DNA was obtained from all the 30 samples and obtained DNA was used for PCR amplification COI gene. All the samples were positive for amplification of expected size (Figure 2). Species identification using BOLD database was shown in Table 1. Our results revealed that all the samples showed sequence similarity match with Cheimerius nufar with percent identity more than 98%. No case was observed where our query sequence matches with species under different species name. Further suggesting that all samples studied here indeed belonged to Cheimerius nufar. We also calculated interspecies nucleotide divergences of the samples studied here. The intraspecies nucleotide divergence calculated was 0%, thus suggesting that all samples studied here indeed belonged to same species. NJ clustering analysis also showed that all samples formed single monophyletic clade further suggesting that they belonged to same species (Figure 3). Thus our analysis using similarity search and NJ clustering analysis showed that samples collected from two localities of Oman indeed belonged to Cheimerius nufar. This is the first study from Oman that showed utility of DNA barcoding for species identification of commercially important species, C. nufar. We believe that efforts should be made to collect samples of C. nufar from different localities of Oman to establish the intraspecies divergence between them. And once such database is ready it would be easier for anybody to identify this species if sold under different species name.

No

Sample Name

BOLD Identification

Similarity (%)

1

Cheimerius nufar Lakbi 1

Cheimerius nufar

98.26

2

Cheimerius nufar Lakbi 2

Cheimerius nufar

98.26

3

Cheimerius nufar Lakbi 3

Cheimerius nufar

98.26

4

Cheimerius nufar Lakbi 4

Cheimerius nufar

98.26

5

Cheimerius nufar Lakbi 5

Cheimerius nufar

98.26

6

Cheimerius nufar Lakbi 6

Cheimerius nufar

98.26

7

Cheimerius nufar Lakbi 7

Cheimerius nufar

98.26

8

Cheimerius nufar Lakbi 8

Cheimerius nufar

98.26

9

Cheimerius nufar Lakbi 9

Cheimerius nufar

98.26

10

Cheimerius nufar Lakbi 10

Cheimerius nufar

98.26

11

Cheimerius nufarSalalah 11

Cheimerius nufar

98.26

12

Cheimerius nufarSalalah 12

Cheimerius nufar

98.26

13

Cheimerius nufarSalalah 13

Cheimerius nufar

98.26

14

Cheimerius nufarSalalah 14

Cheimerius nufar

98.26

15

Cheimerius nufarSalalah 15

Cheimerius nufar

98.26

16

Cheimerius nufarSalalah 16

Cheimerius nufar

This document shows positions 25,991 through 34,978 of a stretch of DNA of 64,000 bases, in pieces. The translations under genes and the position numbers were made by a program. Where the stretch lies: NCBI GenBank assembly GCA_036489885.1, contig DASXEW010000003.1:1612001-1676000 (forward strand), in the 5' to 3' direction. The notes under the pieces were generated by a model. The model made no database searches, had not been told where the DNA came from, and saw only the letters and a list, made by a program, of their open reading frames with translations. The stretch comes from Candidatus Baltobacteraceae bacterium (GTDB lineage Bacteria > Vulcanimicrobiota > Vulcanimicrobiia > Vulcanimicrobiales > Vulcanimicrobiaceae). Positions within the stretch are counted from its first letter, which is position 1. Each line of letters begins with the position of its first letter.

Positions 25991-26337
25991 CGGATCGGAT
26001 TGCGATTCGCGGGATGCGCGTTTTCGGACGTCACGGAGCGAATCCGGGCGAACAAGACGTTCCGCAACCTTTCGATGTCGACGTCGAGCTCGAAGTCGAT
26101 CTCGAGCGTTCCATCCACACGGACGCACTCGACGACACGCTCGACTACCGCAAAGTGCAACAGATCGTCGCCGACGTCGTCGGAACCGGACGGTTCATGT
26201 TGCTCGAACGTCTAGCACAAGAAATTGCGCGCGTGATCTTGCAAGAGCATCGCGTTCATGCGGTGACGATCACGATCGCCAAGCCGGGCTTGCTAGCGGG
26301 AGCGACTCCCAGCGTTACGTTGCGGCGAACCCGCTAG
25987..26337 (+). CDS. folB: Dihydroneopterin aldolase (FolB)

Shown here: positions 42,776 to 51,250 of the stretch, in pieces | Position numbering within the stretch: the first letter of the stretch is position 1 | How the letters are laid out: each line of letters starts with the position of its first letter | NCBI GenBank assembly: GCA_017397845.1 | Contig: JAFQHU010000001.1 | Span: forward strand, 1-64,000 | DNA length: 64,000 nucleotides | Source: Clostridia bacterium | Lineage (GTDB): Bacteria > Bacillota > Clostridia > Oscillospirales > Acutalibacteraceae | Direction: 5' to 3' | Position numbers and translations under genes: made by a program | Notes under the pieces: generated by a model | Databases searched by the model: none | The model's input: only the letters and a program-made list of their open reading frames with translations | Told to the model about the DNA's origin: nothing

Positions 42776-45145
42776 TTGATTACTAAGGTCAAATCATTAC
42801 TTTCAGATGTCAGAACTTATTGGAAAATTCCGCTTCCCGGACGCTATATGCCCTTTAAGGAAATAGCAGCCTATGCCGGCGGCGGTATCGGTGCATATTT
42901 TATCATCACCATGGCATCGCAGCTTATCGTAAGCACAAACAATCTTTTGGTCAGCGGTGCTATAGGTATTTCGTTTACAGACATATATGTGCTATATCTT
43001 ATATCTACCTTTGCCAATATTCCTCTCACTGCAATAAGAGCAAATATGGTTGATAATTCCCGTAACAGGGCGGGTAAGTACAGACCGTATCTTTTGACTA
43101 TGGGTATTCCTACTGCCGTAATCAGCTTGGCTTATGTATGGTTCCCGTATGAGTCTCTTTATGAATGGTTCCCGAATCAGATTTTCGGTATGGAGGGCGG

98.26

17

Cheimerius nufarSalalah 17

Cheimerius nufar

98.26

18

Cheimerius nufarSalalah 18

Cheimerius nufar

98.26

19

Cheimerius nufarSalalah 19

Cheimerius nufar

98.26

20

Cheimerius nufarSalalah 20

Cheimerius nufar

98.26

Table 1: Identification of the samples studied here using BOLD database.

Figure 2: Some samples of fish PCR amplified after purification as a single band isolated from each plus a 100 bp ladder.
Figure 3: NJ clustering analysis of the samples studied here. Clustering analysis was based on Kimura 2 parameter using MEGA6 software.

References

  1. Al-Marzouqi A (2012) Food and feeding habits of Santer seabream Cheimerius nufar (Val., 1830) from the Arabian Sea coast of Oman, J Mar Biol Ass 54(1): 108 -112.
  2. Al-Marzouqi A (2013) Biology of Santer seabream Cheimerius nufar (Val., 1830) from the Arabian Sea off Oman, J Appl Ichthyol 29(3): 587-593.
  3. Barendse J, Francis J (2015) Towards a standard nomenclature for seafood species to promote more sustainable seafood trade in South Africa, Marine policy 53: 180-187.
  4. Frezal L, Leblois R (2008) Four years of DNA barcoding: Current advances and prospects, Infect Genet Evol 8(5): 727-736.
  5. Taggart JB, Haynes RA, Prodohl PA, Ferguson A (1992) A simplified protocol for routine total DNA isolation from salmonid fishes, Journal of Fish Biology 40(6): 963-965.
  6. Hebert PDN, Cywinska A, Ball SL, deWaard JR (2003) Biological identification through DNA barcodes, Proc Biol Sci 270(1512): 313-321.
  7. Inova N, Grainger C CCDB protocols, www. dnabarcoding.ca.
  8. Hall TA (1999) BioEdit: a user friendly biological sequence alignment editior and analysis program for Windows 95/98/NT, Nucleic Acids Symposium Series 41: 95-98.
  9. Tamura K, Stecher G, Peterson D, Filipski A,  Kumar S (2013) MEGA6: Molecular Evolutionary Genetics Analysis Version 6.0, Mol Biol Evol 30(12): 2725-2729.